physical demands, job satisfaction
and the offer of modified work;
• workers’ self-reported pain and
functional limitations;
• the presence of radiating pain (as a
marker for injury severity); and
• the type of health-care provider
(e.g., chiropractic versus other
types of care).
Screening for some of these factors can help health-care professionals
predict who may be at high risk of
poor outcomes and need extra help
returning to work, Steenstra says.
In particular, asking about recovery
expectations, functional limitations,
pain intensity and job satisfaction during the early stages of a low-back pain
episode may be particularly telling.
What’s more, some of these factors are potentially changeable and,
therefore, can be addressed to help
improve RTW outcomes, Steenstra
says. He points to the finding about
the importance of recovery expectations—the prognostic factor
supported by the most evidence in
this systematic review. “Health-care
providers can provide patients with
positive information about prognosis in low-back pain,” he says.
“By doing this, they can influence a
patient’s recovery expectations and
help the patient in his or her return
to work.”
As well, offering modified work
can also improve outcomes. Steenstra
adds that modified work means just
that: returning the injured worker to
his or her old job, which has been
changed to accommodate the worker’s functional limitations. “It doesn’t
mean returning a worker to a different
job, like returning a shop floor worker
to a desk job in the office,” he says.
Interestingly, the evidence did not
point to depression as a factor affecting RTW in the early phase of low-back
pain. “It appears that mental health
is not a predictor of return-to-work
until back pain becomes chronic,”
says Steenstra.
OOHNA Journal n winter 2011
Predicting RTW following acute low-back pain n Research
Discrepancies withВ practice
Armed with these prognostic factors,
Steenstra decided to investigate if
these factors were also understood on
the front lines of helping workers with
low-back pain. Earlier in 2011, he and
his team conducted two workshops
in Winnipeg, Manitoba, with 34 participants—clinicians, work-disability
professionals and workers’ compensation case managers and medical
examiners. More recently, in October
2011, he conducted a similar workshop with 12 leading chiropractors in
Participants were given cards that
represented the most often reported
prognostic factors identified in the
systematic review. They were then
asked to discuss the importance of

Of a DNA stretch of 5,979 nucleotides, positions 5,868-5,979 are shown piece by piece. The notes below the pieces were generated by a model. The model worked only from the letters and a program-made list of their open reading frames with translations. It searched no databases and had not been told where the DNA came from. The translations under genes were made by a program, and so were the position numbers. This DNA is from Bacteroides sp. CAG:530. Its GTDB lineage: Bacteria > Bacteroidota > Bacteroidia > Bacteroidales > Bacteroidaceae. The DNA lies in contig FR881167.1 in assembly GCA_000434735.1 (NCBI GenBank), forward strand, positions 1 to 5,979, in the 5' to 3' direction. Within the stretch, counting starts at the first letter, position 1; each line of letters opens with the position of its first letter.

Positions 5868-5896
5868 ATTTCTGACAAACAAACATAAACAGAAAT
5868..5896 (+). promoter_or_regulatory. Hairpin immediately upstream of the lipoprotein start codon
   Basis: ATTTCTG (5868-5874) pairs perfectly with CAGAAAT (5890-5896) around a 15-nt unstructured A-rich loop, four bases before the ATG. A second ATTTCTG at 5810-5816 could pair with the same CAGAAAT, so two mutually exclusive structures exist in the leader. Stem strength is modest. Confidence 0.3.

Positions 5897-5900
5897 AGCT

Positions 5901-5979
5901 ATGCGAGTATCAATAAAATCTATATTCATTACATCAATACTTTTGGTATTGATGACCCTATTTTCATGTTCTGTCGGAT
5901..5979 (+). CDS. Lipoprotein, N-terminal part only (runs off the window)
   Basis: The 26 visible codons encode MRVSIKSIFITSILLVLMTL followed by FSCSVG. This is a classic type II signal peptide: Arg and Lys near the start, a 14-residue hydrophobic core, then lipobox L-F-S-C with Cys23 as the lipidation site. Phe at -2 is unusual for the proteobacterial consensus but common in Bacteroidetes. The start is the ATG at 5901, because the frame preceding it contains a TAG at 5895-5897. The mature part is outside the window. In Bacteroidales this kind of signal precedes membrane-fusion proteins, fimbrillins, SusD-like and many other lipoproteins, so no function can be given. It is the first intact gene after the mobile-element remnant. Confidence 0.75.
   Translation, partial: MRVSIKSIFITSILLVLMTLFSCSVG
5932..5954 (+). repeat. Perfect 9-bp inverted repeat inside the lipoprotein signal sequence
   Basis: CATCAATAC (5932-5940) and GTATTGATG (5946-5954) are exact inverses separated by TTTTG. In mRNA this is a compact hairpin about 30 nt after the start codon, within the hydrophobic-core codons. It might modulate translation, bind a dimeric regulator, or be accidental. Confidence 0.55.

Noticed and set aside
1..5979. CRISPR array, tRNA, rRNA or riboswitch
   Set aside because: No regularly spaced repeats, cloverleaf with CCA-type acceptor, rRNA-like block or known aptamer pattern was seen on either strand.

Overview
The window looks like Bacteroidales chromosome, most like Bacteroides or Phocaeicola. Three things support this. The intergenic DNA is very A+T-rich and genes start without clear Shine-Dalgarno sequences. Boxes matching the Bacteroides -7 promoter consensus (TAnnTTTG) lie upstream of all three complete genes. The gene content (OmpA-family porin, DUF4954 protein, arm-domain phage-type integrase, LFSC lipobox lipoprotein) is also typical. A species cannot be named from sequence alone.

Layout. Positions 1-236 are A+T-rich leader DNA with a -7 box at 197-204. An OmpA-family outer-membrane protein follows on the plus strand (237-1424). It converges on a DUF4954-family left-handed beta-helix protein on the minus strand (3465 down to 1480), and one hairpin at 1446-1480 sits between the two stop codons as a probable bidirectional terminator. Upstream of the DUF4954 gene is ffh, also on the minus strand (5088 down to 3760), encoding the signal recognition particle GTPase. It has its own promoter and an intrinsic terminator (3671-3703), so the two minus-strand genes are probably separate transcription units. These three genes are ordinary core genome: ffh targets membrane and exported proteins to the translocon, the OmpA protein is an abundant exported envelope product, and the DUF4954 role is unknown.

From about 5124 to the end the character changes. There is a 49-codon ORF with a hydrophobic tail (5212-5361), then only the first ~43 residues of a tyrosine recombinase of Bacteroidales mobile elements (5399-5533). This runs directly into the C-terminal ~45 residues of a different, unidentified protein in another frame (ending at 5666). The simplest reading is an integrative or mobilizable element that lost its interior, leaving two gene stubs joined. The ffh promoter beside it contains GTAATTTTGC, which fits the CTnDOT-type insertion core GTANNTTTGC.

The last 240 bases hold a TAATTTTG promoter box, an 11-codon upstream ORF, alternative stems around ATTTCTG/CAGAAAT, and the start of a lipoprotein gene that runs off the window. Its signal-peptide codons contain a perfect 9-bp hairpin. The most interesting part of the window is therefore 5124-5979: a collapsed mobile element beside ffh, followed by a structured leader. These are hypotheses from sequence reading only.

each factor and determine how relevant it was to RTW, based on their
own experiences.
If you are like those who took part
in the workshop, the beliefs you bring
to your practice about the factors that
affect return-to-work among those
with acute low-back pain may not
accord with those found in the systematic review. “There were discrepancies
between research and practice,” says
…modified work means just that: returning the injured worker to
his or her old job …
Steenstra of the workshop’s results
(see Table 1 below).
However, Steenstra says it’s heartening that practitioners and the research
evidence agree that modified duties
are important. “This is something over
which the workplace parties, including
occupational health nurses, exercise
a fair degree of control,” he says.
“Therefore, this is something they
can address to improve return-to-work
The systematic review was funded
by Manitoba’s Workers Compensation
Board. The Manitoba Board is now
funding further research by Steenstra
on RTW and low-back pain—this time
on the prognostic factors that affect
RTW among workers with chronic
back pain.
Dr. Steenstra’s full systematic review
can be downloaded from: www.iwh.
pain-rtw-prognostic-factors. To keep
up on other research and news from
IWH, sign up for the Institute’s free
e-alerts at:
Cindy Moser is Communications Manager
at the Institute for Work & Health
([email protected])
The Institute for Work & Health is a
Toronto-based, independent, not-for-profit
research organization. Its research focuses
on two main areas: (1) the prevention
of work-related injury and illness, and
(2) the prevention, management and
compensation of workplace disability.
Table 1: RTW and low-back pain: Agreement between research and practice
Important according to practice
Evidence from review
Moderate evidence for NO effect
Fear avoidance beliefs
Insufficient evidence
Fear of movement (kinesiophobia)
Insufficient evidence
Non-work psychosocial factors
Insufficient evidence
Workplace psychosocial environment
Moderate evidence
Workplace modified duties
Strong evidence
Claim-related factors
Moderate evidence
No consensus, but strong evidence of having an effect: type of health-care provider (9/10)*, recovery
expectations (8/10), pain (8/10), disability (7/10), workplace-physical factors (7/10), radiating pain (5/10). *
This means nine of the 10 groups (of four to five professionals each) in the three workshops agreed on the
importance of the factor.
OOHNA Journal n winter 2011
Research n
Predicting prolonged work absences
among nurses by Cindy Moser
A recent study from IWH examined
prognostic factors concerning work
absences among Canadian nurses.
The study looked at the personal and
work-related factors that contribute
to absences longer than two weeks
among nurses.**
The study collected information
on almost 12,000 female, direct-care
Canadian nurses from Statistics Canada’s
2005 National Survey of the Work and